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Maples v. United States

United States District Court, M.D. Tennessee, Nashville Division

February 16, 2018

JACOB ANTHONY MAPLES, Plaintiff,
v.
UNITED STATES OF AMERICA, Defendant.

          ORDER AND MEMORANDUM OPINION

          WILLIAM L. CAMPBELL, JR. UNITED STATES DISTRICT JUDGE.

         Pending before the Court is Defendant's Motion to Transfer Venue Under 28 U.S.C. § 1404(a), requesting the Court to transfer this action to the United States District Court for the Eastern District of North Carolina. (Doc. No. 12). For the reasons provided below, the Court DENIES Defendant's Motion.

         I. FACTS

         Plaintiff Jacob Maples, a resident of Dickson, Tennessee, sued Defendant United States of America under the Federal Tort Claims Act (“FTCA”). (Doc. No. 1 ¶¶ 1, 2). Plaintiff alleges that he was employed as a field technician by Southwest Electric Company (“SWE”), a sub-contractor of Government Contracting Resources (“GCR”), and that GCR contracted with Defendant to provide facility maintenance services at Marine Corps Air Station Cherry Point (“Cherry Point”) in Havelock, North Carolina. (Doc. No. 1 ¶¶ 7-9). According to the Complaint, GCR subcontracted with SWE to perform repairs and maintenance on a transformer at Cherry Point in January 2015, and SWE assigned Plaintiff to perform that work. (Doc. No. 1 ¶¶ 10, 12). Plaintiff alleges that on February 26, 2015, his left thigh, right knee, and right hand suffered severe burns while working at Cherry Point when a military utility worker energized the transformer Plaintiff was cleaning. (Doc. No. 1 ¶¶ 13, 14). Plaintiff sued Defendant for negligence, as well as negligent supervision and control. (Doc. No. 1).

         II. MOTION TO TRANSFER VENUE

         Defendant argues that this case should be transferred to the Eastern District of North Carolina pursuant to 28 U.S.C. § 1404(a) because “the operative acts at issue occurred in the Eastern District of North Carolina, ” because “all other relevant fact witnesses” besides the Plaintiff reside or work outside the Middle District of Tennessee “beyond this Court's subpoena power, ” and because “the Court will have to apply North Carolina law.” (Doc. No. 14).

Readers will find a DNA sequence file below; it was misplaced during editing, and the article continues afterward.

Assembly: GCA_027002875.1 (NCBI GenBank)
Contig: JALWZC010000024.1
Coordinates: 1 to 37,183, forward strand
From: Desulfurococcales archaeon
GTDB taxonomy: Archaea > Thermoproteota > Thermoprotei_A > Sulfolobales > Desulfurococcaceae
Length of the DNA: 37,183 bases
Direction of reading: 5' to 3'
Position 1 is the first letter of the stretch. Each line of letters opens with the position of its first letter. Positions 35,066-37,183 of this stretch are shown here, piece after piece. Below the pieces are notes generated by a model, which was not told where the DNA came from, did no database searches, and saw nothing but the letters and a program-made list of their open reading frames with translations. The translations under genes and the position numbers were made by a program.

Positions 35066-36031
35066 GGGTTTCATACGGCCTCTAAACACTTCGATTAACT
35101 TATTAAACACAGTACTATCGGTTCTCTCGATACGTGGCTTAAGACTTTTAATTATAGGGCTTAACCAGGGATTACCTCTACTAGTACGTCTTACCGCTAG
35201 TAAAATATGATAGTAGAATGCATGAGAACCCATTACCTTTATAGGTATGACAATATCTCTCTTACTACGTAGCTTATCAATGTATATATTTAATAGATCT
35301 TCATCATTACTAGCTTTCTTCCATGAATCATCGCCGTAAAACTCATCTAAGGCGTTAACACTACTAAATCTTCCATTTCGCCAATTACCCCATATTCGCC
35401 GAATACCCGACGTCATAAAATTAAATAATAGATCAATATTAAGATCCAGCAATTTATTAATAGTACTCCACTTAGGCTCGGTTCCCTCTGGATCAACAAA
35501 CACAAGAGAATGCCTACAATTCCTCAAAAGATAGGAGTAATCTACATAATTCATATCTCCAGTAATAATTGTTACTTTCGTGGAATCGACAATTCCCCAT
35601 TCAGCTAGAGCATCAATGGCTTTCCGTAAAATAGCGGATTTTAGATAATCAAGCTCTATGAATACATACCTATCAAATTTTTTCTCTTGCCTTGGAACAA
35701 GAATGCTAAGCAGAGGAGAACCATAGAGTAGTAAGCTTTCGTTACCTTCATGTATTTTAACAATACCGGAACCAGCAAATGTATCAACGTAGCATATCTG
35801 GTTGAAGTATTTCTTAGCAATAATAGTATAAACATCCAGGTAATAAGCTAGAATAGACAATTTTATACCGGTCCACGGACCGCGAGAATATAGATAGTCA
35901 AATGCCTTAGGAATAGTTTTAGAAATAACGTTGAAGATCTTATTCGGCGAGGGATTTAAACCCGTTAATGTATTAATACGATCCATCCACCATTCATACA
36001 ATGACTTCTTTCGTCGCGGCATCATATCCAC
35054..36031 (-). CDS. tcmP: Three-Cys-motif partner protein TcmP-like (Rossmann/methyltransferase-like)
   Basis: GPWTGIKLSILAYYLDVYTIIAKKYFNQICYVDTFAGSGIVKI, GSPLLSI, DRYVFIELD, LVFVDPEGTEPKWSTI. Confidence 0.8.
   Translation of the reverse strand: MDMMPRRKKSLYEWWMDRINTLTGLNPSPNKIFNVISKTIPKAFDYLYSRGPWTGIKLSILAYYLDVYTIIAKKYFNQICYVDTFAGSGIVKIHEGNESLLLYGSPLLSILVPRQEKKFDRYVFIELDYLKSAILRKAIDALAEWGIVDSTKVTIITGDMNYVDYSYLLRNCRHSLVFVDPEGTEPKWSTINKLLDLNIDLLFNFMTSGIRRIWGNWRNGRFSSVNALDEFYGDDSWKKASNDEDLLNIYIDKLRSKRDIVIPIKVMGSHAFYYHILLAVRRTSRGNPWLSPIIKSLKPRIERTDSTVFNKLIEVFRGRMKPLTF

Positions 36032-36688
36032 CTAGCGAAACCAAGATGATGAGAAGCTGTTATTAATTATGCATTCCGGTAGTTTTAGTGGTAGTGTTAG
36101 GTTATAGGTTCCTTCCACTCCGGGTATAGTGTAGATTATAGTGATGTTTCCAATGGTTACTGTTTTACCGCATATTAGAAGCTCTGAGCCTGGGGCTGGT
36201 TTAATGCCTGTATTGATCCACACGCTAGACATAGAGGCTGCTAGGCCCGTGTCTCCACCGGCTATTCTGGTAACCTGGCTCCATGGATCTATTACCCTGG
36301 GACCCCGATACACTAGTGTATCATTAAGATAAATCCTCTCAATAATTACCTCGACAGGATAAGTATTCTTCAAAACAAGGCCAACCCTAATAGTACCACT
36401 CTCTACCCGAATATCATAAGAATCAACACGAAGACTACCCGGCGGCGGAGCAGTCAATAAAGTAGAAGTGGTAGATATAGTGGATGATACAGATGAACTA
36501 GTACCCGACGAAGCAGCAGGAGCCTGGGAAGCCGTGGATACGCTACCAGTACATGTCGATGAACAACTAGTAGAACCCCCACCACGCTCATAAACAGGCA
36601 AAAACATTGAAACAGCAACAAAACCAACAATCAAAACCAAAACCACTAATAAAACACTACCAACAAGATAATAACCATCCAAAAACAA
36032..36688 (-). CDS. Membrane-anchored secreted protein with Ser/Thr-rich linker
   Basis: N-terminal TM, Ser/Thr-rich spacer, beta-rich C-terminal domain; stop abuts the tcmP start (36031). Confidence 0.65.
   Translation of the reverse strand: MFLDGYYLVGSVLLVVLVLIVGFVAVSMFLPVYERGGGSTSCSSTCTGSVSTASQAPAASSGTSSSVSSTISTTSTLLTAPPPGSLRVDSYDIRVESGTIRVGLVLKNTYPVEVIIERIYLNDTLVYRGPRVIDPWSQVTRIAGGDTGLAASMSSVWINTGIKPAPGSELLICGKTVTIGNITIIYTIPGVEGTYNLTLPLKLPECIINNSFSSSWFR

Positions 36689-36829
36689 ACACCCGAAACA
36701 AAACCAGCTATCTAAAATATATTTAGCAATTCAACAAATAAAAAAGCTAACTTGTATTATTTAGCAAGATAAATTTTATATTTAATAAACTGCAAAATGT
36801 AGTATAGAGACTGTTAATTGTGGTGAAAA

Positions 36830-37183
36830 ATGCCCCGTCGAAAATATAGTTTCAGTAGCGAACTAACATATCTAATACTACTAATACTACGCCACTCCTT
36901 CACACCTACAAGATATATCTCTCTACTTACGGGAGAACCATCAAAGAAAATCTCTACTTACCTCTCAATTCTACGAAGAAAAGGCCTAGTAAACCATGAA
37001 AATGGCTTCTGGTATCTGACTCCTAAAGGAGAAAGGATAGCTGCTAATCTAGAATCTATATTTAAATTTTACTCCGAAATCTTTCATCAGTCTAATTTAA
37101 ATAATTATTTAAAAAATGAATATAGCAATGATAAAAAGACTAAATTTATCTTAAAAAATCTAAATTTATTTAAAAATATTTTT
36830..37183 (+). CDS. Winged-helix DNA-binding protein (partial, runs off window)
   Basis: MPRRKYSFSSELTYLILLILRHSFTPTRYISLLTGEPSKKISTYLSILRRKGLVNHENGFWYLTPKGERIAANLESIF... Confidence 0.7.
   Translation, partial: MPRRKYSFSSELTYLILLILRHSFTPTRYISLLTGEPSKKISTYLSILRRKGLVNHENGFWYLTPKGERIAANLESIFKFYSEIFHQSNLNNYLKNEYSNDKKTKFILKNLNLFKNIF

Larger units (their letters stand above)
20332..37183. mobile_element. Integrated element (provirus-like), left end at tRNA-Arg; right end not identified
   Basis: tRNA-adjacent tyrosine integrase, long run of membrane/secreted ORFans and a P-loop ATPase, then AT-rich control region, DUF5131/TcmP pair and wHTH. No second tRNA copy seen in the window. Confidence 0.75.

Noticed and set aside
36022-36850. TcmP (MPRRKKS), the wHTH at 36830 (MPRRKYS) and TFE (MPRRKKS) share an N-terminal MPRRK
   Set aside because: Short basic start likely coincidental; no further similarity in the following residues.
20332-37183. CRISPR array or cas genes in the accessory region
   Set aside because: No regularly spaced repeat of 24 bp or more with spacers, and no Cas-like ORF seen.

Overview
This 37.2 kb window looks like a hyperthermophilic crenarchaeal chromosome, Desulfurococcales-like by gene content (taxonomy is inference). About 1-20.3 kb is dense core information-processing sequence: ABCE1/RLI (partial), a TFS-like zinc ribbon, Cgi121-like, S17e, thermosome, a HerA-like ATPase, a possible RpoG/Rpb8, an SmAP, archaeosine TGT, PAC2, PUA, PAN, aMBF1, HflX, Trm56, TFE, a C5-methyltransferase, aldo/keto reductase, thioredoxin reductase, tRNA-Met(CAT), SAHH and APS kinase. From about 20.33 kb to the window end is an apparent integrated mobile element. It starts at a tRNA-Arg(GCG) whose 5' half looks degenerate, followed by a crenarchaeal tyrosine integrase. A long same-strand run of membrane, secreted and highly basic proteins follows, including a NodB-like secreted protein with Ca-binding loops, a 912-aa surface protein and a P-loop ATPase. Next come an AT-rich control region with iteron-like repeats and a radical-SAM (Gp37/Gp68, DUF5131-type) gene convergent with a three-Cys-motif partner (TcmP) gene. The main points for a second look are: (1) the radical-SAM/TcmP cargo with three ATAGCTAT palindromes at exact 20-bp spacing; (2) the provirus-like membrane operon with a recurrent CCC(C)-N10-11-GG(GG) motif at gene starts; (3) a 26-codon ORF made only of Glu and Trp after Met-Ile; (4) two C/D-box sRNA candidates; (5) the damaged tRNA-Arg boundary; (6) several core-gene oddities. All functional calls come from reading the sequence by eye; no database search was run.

In opposition, Plaintiff argues that venue is proper in this Court and that Defendant failed to establish that transfer is more convenient for the parties and is in the interest of justice. (Doc. No. 16). Specifically, Plaintiff asserts: (1) he is a resident of Tennessee and suffers from a physical disability that would make travel to North Carolina difficult; (2) the majority of non-party witnesses reside in Tennessee; and (3) transfer of the case would impose an additional financial burden on Plaintiff that Defendant will not incur because it is the United States and has attorneys in both districts. (Id.).

         III. ANALYSIS

         Based on the parties' filings, venue is proper in this District under 28 U.S.C. § 1402. Accordingly, the issue before the Court is whether, weighing certain factors, the Court should exercise its discretion and transfer this action to another venue. The Court's analysis centers on 28 U.S.C. § 1404, which states: “For the convenience of parties and witnesses, in the interest of justice, a district court may transfer any civil action to any other district or division where it might have been brought.” District courts have broad discretion to determine whether transfer is appropriate. Norwood v. Kirkpatrick, 349 U.S. 29, 32 (1955); Reese v. CNH Am. LLC, 574 F.3d 315, 320 (6th Cir. 2009). To resolve a motion to transfer venue, a court considers:

the plaintiff's choice of forum, the convenience of the witnesses and the residence of the parties, the location of sources of proof, including the availability of compulsory process to insure witness attendance, the location of the events giving rise to the dispute, any obstacles to a fair trial, the advantage of having the dispute adjudicated by a local court, and all other considerations of a practical nature that make a trial easy, expeditious, and economical.

LP Envtl., LLC v. Delfasco, LLC, 2015 WL 13145788, at *2 (M.D. Tenn. Feb. 25, 2015); Nollner v. S. Baptist Convention, Inc., 2014 WL 3749522, at *7 (M.D. Tenn. July 30, 2014).

         The moving party bears the burden of demonstrating that these factors weigh strongly in favor of transfer. Reese, 574 F.3d at 320. This burden is not satisfied if transfer merely shifts the inconvenience from one party to another. Nollner, 2014 WL 3749522 at *7. Instead, the moving party must prove that convenience and the interests of justice are served by transfer. Id. “If the court determines that the balance between the plaintiff's choice of forum and defendant's desired forum is even, the plaintiff's choice of forum should prevail.” Delfasco, 2015 WL 13145788 at *2 (quoting B.E. Tech, LLC v. Facebook, Inc., 957 F.Supp.2d 926, 931 (W.D. Tenn. 2013)) (internal quotations and citations omitted).

         A. Plaintiff's Choice of Forum

         Courts afford substantial weight to a plaintiff's choice of forum. Reese, 574 F.3d at 320. This factor weighs strongly in favor of honoring the plaintiff's choice of venue when, as here, no forum selection clause conflicts with the plaintiff's choice of forum, . Nollner, 2014 WL 3749522, at *7. This is especially true where the plaintiff resides in the chosen forum. Smith v. Kyphon, Inc., 578 F.Supp.2d 954, 962 (M.D. Tenn. 2008). Plaintiff resides ...


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